Zatua Manuel – who came to Maine from Angola 10 years ago – spent Monday trying to help the family find a place to stay. He said they arrived in Maine four days ago and went to the Expo in Portland, only to find there was no space.


They came to Sanford because they heard help was available there, Manuel said.

“They are really sad because they thought when they came here that somebody could help,” he said.

Simphur, a man from Gabon who only wanted to give his first name, waits inside Sanford City Hall on Monday near the General Assistance office. Simphur and his wife came to Maine from Atlanta after flying from Gabon. Gregory Rec/Staff Photographer

Over the past several years, Portland has seen the largest number of asylum-seeking families, but communities in York County also have handled assistance for some new arrivals, including Biddeford and Saco, Friend said. But this was the first time Sanford has seen large numbers of people show up at the General Assistance Office at the same time.

“We didn’t know this was going to happen in Sanford, but that’s the nature of crisis,” Friend said.


In Portland, the emergency shelter at the Expo has been full since shortly after it opened on April 10 and the city says it cannot guarantee families a place to sleep. The city is no longer using overflow space in the multipurpose room at the Family Shelter, where families once slept sitting upright in chairs, and other city shelters remain full.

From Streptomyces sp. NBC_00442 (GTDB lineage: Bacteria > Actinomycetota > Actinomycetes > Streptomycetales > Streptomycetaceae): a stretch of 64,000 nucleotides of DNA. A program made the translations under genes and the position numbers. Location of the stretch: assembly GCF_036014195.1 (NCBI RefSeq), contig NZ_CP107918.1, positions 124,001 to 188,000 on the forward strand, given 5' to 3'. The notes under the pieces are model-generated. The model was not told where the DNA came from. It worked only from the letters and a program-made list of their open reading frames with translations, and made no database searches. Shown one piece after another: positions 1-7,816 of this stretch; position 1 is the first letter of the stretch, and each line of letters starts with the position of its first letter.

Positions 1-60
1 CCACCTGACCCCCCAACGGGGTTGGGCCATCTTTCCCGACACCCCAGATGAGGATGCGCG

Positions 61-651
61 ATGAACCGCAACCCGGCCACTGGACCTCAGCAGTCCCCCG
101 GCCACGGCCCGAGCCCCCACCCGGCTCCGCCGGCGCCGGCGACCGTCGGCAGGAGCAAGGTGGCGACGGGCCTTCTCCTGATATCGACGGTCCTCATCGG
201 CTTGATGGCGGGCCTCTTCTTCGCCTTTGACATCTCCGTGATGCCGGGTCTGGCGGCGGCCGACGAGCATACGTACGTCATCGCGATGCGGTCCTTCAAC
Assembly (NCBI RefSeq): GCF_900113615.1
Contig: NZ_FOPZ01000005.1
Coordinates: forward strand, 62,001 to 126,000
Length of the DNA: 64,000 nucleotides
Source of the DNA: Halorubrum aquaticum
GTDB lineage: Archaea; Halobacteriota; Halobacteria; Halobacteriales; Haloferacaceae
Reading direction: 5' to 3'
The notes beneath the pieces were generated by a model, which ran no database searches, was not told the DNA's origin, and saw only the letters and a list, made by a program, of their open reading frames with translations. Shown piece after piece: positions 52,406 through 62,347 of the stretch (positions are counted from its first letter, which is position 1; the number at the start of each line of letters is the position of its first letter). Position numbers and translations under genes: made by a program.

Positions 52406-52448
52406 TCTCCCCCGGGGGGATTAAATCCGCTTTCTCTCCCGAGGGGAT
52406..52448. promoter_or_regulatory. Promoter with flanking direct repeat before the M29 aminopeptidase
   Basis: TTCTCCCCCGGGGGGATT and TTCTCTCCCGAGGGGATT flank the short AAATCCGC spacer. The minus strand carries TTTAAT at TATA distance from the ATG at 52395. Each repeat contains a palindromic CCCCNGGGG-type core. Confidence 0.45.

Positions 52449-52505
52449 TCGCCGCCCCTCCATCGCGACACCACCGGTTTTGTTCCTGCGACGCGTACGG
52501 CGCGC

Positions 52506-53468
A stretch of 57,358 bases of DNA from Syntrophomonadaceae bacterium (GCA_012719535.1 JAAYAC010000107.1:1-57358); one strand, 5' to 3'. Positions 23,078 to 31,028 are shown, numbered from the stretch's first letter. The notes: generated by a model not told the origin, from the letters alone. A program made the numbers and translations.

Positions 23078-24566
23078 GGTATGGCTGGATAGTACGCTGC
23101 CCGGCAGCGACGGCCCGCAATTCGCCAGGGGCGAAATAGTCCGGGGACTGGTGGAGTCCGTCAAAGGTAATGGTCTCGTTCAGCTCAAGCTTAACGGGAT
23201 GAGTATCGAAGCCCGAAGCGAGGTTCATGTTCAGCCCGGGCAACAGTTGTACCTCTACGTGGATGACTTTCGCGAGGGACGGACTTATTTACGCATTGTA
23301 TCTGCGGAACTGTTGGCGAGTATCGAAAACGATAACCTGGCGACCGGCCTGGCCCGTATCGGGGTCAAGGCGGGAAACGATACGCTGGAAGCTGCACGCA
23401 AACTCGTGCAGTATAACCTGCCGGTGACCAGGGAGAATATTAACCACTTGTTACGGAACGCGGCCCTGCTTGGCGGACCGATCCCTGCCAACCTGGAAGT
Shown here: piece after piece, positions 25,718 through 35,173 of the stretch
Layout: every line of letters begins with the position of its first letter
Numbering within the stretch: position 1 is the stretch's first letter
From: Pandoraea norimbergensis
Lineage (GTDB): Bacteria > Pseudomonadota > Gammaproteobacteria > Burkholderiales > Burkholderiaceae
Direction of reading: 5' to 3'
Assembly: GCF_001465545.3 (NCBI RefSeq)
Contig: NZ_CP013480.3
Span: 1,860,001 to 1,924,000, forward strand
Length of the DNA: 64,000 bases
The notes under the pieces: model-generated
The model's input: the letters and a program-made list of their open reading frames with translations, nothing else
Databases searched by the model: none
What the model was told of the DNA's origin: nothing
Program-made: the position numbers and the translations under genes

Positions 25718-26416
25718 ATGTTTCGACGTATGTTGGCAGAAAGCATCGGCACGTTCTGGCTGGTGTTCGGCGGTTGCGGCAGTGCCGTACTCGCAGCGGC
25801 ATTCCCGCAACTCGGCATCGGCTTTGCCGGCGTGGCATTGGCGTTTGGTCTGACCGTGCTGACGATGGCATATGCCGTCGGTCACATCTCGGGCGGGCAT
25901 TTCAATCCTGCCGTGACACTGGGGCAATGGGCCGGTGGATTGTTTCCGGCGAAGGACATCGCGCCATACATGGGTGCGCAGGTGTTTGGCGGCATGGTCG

When the Expo shelter opened, Portland already had seen more than 1,100 asylum seekers arrive since Jan. 1 and was housing about 1,140 people nightly between the Expo, two permanent shelters and hotels.

When people show up in Portland asking for General Assistance, they are now issued a list of landlords, which puts them on a self-directed housing search and provides them with information about possible resources in the greater Portland area, city spokesperson Jessica Grondin said. No one from the city staff has directed people to specific communities, including Sanford, and no communities have reached out to Portland, she said.

Asylum seekers wait inside Sanford City Hall on Monday in a hall near the General Assistance office. Gregory Rec/Staff Photographer

Sanford City Manager Steven Buck did not respond Monday to a call or email seeking more information about the city’s response to the asylum seekers’ arrival. His office was empty when a reporter visited Monday, and it appeared people were meeting in a closed conference room.

When reached on her cellphone, Mayor Becky Brink hung up when a reporter identified herself.